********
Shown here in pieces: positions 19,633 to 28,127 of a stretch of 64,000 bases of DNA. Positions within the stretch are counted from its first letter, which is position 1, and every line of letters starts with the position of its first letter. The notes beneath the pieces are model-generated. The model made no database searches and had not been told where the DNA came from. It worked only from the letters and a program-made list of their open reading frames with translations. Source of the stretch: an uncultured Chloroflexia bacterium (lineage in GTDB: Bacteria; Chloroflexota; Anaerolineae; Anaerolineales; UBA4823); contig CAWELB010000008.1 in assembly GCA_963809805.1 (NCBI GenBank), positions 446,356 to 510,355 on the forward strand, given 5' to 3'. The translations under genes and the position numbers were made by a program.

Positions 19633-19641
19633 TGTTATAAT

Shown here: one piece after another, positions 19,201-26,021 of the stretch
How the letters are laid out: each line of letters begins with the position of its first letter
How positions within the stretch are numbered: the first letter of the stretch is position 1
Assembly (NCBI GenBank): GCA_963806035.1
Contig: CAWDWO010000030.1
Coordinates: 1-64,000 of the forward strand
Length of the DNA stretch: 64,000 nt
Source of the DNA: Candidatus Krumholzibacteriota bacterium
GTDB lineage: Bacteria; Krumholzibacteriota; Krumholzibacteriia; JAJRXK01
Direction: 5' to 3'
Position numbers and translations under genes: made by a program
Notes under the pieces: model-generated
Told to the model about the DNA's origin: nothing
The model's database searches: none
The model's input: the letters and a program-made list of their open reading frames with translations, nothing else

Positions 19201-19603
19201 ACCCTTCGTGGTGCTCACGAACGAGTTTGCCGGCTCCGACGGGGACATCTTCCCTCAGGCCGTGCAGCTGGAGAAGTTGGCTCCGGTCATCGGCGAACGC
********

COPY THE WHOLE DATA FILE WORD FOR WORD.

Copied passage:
Shown here in pieces: positions 19,633 to 28,127 of a stretch of 64,000 bases of DNA. Positions within the stretch are counted from its first letter, which is position 1, and every line of letters starts with the position of its first letter. The notes beneath the pieces are model-generated. The model made no database searches and had not been told where the DNA came from. It worked only from the letters and a program-made list of their open reading frames with translations. Source of the stretch: an uncultured Chloroflexia bacterium (lineage in GTDB: Bacteria; Chloroflexota; Anaerolineae; Anaerolineales; UBA4823); contig CAWELB010000008.1 in assembly GCA_963809805.1 (NCBI GenBank), positions 446,356 to 510,355 on the forward strand, given 5' to 3'. The translations under genes and the position numbers were made by a program.

Positions 19633-19641
19633 TGTTATAAT

Shown here: one piece after another, positions 19,201-26,021 of the stretch
How the letters are laid out: each line of letters begins with the position of its first letter
How positions within the stretch are numbered: the first letter of the stretch is position 1
Assembly (NCBI GenBank): GCA_963806035.1
Contig: CAWDWO010000030.1
Coordinates: 1-64,000 of the forward strand
Length of the DNA stretch: 64,000 nt
Source of the DNA: Candidatus Krumholzibacteriota bacterium
GTDB lineage: Bacteria; Krumholzibacteriota; Krumholzibacteriia; JAJRXK01
Direction: 5' to 3'
Position numbers and translations under genes: made by a program
Notes under the pieces: model-generated
Told to the model about the DNA's origin: nothing
The model's database searches: none
The model's input: the letters and a program-made list of their open reading frames with translations, nothing else

Positions 19201-19603
19201 ACCCTTCGTGGTGCTCACGAACGAGTTTGCCGGCTCCGACGGGGACATCTTCCCTCAGGCCGTGCAGCTGGAGAAGTTGGCTCCGGTCATCGGCGAACGC